Draw every day. Some people say you need to draw fast sketches and some people say you need to spend many hours in one piece. I think it’s more important to do as many different techniques as possible. If you train just one aspect of art, you’ll end up knowing how to make one thing, but when you have to do something else, you will struggle a lot. That’s why it’s important to do as many things as you can and do them every day.



Where on the spectrum do you identify?

Just plain asexual, nothing more than that. But, I’m definitely not aromantic. I think I’m polyromantic, even though I tend to like feminine people the most.

Have you encountered any kind of ace prejudice or ignorance in your field?  If so, how do you handle it?

Most of the ignorance I’ve encountered is because I’m a feminist and I get a lot of hate because of that. I have even gotten rape and death threats just because I am a feminist and I have made feminist comics journalism. Even though I’m openly asexual, people who aren’t my friends don’t really know about it, so mainly everyone’s been really nice to me. Seems that I happen to have amazing friends!

What’s the most common misconception about asexuality that you’ve encountered?

That my partner must be really unhappy and suffering a lot because there’s no sex. My partner tends to say that sex is not a human right. It’s a privilege and he can live without it.


What advice would you give to any asexual individuals out there who might be struggling with their orientation?

I have seen that many people think they’re not really asexual, that they’re just broken or something, because they don’t fit the asexual stereotype. For example, this one person I met was really worried about themselves because they masturbated but they didn’t want sex with another person. We talked and I told them I know many asexuals who masturbate and it doesn’t make them any less asexual. It’s a spectrum, like everything else in sexuality. It helped that person a lot.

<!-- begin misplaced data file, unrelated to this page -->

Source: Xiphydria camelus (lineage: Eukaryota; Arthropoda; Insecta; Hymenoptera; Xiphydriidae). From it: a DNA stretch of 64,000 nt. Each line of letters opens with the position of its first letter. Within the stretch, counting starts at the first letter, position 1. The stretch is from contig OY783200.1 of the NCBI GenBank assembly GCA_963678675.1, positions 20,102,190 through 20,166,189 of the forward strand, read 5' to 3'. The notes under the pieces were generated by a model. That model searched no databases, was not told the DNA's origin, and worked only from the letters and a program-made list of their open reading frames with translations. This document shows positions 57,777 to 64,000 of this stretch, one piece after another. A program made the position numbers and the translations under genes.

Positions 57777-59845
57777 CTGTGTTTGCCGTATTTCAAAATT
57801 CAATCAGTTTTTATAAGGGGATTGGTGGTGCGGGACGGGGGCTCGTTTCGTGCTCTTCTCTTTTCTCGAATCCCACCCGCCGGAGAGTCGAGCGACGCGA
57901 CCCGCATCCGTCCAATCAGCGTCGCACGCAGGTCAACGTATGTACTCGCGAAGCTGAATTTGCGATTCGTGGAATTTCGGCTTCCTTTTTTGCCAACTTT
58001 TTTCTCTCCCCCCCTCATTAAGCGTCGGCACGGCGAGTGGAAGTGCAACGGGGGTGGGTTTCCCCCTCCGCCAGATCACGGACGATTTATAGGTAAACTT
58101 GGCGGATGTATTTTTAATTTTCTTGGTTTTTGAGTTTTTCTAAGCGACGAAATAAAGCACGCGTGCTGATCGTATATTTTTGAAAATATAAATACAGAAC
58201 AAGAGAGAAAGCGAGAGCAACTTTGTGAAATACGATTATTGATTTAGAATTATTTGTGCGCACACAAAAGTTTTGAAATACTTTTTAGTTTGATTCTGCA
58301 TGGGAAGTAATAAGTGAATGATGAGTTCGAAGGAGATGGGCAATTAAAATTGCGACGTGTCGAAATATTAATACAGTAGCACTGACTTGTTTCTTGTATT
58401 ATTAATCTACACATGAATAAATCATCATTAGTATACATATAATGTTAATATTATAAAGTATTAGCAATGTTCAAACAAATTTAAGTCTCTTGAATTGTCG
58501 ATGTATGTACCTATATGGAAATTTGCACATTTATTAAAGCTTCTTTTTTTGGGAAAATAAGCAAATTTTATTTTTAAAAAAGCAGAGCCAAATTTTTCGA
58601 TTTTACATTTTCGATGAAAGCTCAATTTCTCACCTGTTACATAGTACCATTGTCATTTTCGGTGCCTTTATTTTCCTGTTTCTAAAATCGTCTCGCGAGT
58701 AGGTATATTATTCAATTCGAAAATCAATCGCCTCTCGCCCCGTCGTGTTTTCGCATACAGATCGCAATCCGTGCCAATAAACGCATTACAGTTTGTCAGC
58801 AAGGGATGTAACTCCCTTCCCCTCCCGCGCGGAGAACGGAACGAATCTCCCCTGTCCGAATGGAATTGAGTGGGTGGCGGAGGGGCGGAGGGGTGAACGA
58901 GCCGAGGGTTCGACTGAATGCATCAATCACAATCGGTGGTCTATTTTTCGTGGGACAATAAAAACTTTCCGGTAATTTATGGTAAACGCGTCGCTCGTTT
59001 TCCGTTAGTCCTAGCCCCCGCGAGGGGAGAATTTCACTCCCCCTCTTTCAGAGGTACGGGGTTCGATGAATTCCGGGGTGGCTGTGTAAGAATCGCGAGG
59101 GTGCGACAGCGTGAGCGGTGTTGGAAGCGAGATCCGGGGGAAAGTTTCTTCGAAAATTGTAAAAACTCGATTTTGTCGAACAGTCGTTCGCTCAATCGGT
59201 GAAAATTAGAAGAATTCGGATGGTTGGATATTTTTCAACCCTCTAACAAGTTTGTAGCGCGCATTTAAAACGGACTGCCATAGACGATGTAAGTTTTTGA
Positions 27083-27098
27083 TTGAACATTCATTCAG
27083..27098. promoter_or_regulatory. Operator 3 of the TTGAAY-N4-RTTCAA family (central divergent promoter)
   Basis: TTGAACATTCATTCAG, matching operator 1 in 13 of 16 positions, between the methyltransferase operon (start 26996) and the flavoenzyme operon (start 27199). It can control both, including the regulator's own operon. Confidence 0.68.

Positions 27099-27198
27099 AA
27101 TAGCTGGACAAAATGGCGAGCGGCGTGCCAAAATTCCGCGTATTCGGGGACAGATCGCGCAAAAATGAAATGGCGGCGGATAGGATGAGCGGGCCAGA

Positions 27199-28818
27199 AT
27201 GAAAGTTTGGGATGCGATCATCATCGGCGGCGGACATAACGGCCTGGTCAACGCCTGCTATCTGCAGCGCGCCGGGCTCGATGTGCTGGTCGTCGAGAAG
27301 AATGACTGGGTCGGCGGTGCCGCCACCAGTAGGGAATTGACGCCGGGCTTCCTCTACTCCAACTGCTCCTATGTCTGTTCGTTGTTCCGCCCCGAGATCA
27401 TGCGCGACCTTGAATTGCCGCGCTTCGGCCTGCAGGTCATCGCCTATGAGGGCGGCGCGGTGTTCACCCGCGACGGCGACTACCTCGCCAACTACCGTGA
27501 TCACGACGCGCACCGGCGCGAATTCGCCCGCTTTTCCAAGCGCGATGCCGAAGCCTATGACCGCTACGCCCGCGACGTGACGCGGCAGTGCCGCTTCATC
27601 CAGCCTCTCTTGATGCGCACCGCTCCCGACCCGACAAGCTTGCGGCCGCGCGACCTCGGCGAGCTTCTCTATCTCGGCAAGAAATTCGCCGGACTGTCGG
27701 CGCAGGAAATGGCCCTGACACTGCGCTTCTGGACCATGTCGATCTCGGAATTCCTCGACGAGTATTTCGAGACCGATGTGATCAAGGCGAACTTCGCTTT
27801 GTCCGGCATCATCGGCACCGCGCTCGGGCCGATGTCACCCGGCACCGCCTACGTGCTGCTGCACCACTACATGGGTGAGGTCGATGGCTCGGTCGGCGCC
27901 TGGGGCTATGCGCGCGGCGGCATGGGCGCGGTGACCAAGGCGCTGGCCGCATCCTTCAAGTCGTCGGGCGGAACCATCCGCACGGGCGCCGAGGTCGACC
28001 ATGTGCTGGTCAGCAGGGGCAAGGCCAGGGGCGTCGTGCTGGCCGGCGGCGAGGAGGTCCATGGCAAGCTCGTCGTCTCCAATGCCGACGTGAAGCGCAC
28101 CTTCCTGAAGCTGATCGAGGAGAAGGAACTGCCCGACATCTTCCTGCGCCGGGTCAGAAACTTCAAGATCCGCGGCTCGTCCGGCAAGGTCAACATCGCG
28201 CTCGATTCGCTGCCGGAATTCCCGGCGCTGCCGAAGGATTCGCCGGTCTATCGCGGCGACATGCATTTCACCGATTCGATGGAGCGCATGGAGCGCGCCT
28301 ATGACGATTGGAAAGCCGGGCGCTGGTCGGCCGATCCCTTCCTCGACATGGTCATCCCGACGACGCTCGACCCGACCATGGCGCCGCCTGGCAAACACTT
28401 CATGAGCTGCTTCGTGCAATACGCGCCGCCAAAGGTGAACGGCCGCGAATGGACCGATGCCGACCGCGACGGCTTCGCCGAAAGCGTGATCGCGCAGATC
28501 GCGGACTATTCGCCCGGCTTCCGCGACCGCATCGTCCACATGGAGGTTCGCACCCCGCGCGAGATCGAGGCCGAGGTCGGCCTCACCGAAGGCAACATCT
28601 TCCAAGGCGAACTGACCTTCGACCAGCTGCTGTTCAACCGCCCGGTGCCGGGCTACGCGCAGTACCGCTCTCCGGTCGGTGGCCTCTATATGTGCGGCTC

Finally, where can people find out more about your work?

I have a comic blog that has most of the stuff in there translated in English too and the comics are also readable with a screen reader:

I also have a Tumblr sketch blog:

And I belong to a comics group called Team Pärvelö and our website is here:


Thank you, Hanna-Pirita, for participating in this interview and project.  It’s very much appreciated.

Interview: Heather Nunnelly

Today we’re joined by Heather Nunnelly.  Heather is an incredibly talented professional comic book artist.  She draws a comic with an asexual main character entitled Vacant.  My thanks to her for taking the time to participate in this interview



Please, tell us about your art.

I am a professional comic book artist. Right now I am working on a science fiction/film noir web comic called VACANT that stars an Asexual main character with a crew of varied sexualities. Along side that I am working on Illegal, a comic written by Jeremy Whitley, and do various illustrations to make a living.

What inspires you?

Being a feminist and trying to promote the positives ideas associated with movement. As a child I lived a very difficult life because of my gender, and I don’t want other little girls and boys to have to live the same life I did. I want to spread awareness, educate others, and inform others that they don’t have to feel alone.

What got you interested in your field?  Have you always wanted to be an artist?

I wanted to be a part of the field because my sister was always very good at it. Her name is Michelle Nunnelly, and I was mesmerized by her work; so much so that I wanted her to teach me.  She did, and in return I taught her how to tell a story.

We’ve been drawing since we’ve been children. So for most of my life.

Do you have any kind of special or unique signature, symbol, or feature you include in our work that you’d be willing to reveal?